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I've found the following question Convert Delphi Real48 to C# double but I want to go the other way, C# to Delphi.

Does anyone know how this can be done? I've tried reverse engineering the code but without much luck.

Update:

I'm after C# code that will take a double and convert it into a Real48 (byte[] of size 6).

Thanks

share|improve this question
    
What is the language to convert - Delphi or C#? – user246408 Mar 29 '10 at 15:56
1  
If it would be Delphi, the solution would be "MyReal48Var := MyDoubleVar;" ;-) – Andreas Hausladen Mar 29 '10 at 18:20

I came across this thread looking for the same code. Here is what I ended up writing:

public static byte [] Double2Real48(double d)
{
    byte [] r48 = new byte[6];
    byte [] da = BitConverter.GetBytes(d);

    for (int i = 0; i < r48.Length; i++)
        r48[i] = 0;

    //Copy the negative flag
    r48[5] |= (byte)(da[7] & 0x80);

    //Get the expoent
    byte b1 = (byte)(da[7] & 0x7f);
    ushort n = (ushort)(b1 << 4);
    byte b2 = (byte)(da[6] & 0xf0);
    b2 >>= 4;
    n |= b2;

    if (n == 0)
        return r48;

    byte ex = (byte)(n - 1023);
    r48[0] = (byte)(ex + 129);

    //Copy the Mantissa
    r48[5] |= (byte)((da[6] & 0x0f) << 3);//Get the last four bits
    r48[5] |= (byte)((da[5] & 0xe0) >> 5);//Get the first three bits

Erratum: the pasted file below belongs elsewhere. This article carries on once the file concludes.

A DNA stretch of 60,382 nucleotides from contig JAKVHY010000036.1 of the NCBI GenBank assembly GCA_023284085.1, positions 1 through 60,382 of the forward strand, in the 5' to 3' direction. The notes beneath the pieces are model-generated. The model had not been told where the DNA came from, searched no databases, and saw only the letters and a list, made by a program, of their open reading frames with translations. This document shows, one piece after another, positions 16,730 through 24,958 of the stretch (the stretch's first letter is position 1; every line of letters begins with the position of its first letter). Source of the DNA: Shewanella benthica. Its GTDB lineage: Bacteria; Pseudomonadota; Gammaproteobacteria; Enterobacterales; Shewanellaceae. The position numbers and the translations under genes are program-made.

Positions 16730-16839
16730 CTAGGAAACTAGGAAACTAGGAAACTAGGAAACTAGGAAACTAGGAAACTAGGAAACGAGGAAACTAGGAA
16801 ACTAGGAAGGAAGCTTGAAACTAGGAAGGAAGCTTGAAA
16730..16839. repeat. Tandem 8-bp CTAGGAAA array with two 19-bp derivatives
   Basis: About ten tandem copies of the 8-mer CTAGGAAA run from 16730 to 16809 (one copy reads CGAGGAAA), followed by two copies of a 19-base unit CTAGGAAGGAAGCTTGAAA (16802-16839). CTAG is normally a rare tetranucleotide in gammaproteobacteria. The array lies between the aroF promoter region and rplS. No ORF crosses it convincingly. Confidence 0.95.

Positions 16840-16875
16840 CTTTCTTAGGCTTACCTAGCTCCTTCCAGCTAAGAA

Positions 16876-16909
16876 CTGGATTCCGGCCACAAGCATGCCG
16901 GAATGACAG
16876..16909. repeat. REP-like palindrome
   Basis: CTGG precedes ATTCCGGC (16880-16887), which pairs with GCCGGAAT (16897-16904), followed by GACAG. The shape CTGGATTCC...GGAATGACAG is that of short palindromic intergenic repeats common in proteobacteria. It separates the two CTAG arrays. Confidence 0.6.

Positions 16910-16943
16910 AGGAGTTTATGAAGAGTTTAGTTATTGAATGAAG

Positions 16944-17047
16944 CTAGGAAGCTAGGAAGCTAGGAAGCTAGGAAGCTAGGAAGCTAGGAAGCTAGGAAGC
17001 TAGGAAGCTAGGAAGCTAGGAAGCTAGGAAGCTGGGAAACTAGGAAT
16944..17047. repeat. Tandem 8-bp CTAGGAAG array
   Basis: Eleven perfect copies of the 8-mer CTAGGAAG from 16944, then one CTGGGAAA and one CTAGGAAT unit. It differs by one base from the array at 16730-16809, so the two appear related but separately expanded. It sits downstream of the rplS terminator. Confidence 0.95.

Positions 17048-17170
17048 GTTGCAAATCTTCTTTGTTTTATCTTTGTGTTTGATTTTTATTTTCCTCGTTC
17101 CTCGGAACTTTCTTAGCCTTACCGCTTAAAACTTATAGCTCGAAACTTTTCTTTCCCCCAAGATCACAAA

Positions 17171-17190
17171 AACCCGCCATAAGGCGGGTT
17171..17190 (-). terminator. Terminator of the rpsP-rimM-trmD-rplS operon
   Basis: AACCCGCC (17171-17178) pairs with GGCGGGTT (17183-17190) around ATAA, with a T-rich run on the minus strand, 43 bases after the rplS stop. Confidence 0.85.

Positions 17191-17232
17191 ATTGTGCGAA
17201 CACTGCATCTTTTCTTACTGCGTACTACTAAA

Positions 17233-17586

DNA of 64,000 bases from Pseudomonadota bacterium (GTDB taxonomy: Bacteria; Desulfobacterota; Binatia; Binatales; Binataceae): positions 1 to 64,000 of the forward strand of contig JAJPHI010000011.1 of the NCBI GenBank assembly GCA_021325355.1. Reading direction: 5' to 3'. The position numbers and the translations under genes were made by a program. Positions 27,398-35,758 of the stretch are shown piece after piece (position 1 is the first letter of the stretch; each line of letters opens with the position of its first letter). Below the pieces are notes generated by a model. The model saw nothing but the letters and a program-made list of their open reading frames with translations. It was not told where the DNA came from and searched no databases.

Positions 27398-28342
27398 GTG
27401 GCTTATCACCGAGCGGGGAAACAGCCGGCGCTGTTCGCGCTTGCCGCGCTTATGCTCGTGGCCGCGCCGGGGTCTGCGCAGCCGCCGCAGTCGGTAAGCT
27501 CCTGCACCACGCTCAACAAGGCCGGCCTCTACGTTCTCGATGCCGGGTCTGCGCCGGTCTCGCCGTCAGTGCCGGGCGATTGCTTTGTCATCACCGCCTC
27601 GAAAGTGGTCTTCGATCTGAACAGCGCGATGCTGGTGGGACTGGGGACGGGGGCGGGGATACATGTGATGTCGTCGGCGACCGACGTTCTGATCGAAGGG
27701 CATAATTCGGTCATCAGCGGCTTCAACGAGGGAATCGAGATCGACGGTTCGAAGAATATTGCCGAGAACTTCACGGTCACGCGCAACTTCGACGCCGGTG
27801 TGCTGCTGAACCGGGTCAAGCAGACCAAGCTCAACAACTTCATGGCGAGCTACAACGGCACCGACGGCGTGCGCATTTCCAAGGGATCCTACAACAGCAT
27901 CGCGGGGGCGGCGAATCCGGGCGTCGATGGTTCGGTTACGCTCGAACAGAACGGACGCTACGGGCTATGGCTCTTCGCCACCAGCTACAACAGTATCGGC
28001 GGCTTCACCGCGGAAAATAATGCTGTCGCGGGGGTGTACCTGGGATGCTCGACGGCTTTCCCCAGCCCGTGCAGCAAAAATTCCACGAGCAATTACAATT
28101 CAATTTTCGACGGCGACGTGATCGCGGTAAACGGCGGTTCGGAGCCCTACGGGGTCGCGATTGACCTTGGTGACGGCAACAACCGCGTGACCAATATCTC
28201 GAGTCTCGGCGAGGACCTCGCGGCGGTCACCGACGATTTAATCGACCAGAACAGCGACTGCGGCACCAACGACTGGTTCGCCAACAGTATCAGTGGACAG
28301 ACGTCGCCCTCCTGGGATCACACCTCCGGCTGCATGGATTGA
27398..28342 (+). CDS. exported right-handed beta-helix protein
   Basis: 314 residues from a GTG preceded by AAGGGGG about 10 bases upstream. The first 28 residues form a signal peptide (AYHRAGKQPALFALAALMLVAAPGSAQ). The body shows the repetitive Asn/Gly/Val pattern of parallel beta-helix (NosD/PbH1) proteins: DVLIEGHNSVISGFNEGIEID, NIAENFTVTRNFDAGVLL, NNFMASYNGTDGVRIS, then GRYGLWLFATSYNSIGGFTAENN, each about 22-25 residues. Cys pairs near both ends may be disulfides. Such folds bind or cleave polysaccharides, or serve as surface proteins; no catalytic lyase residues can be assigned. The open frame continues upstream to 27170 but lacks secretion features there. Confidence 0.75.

r48[4]  = (byte)((da[5] & 0x1f) << 3);//Get the last 5 bits
    r48[4] |= (byte)((da[4] & 0xe0) >> 5);//Get the first three bits

    r48[3]  = (byte)((da[4] & 0x1f) << 3);//Get the last 5 bits
    r48[3] |= (byte)((da[3] & 0xe0) >> 5);//Get the first three bits

    r48[2]  = (byte)((da[3] & 0x1f) << 3);//Get the last 5 bits
    r48[2] |= (byte)((da[2] & 0xe0) >> 5);//Get the first three bits

    r48[1]  = (byte)((da[2] & 0x1f) << 3);//Get the last 5 bits
    r48[1] |= (byte)((da[1] & 0xe0) >> 5);//Get the first three bits

    return r48;

}

Real48 is similar to IEEE 754 in that the Mantissa will be the same. The bit shift are necessary to get the Mantissa in the right location.

Real48 exponent has a bias of 129 and the double has a bias of 1023.

The negative flag is stored in the first bit of the last byte.

Notes: I don't think this code will work on a big endian machine. It does not check for NAN or INF.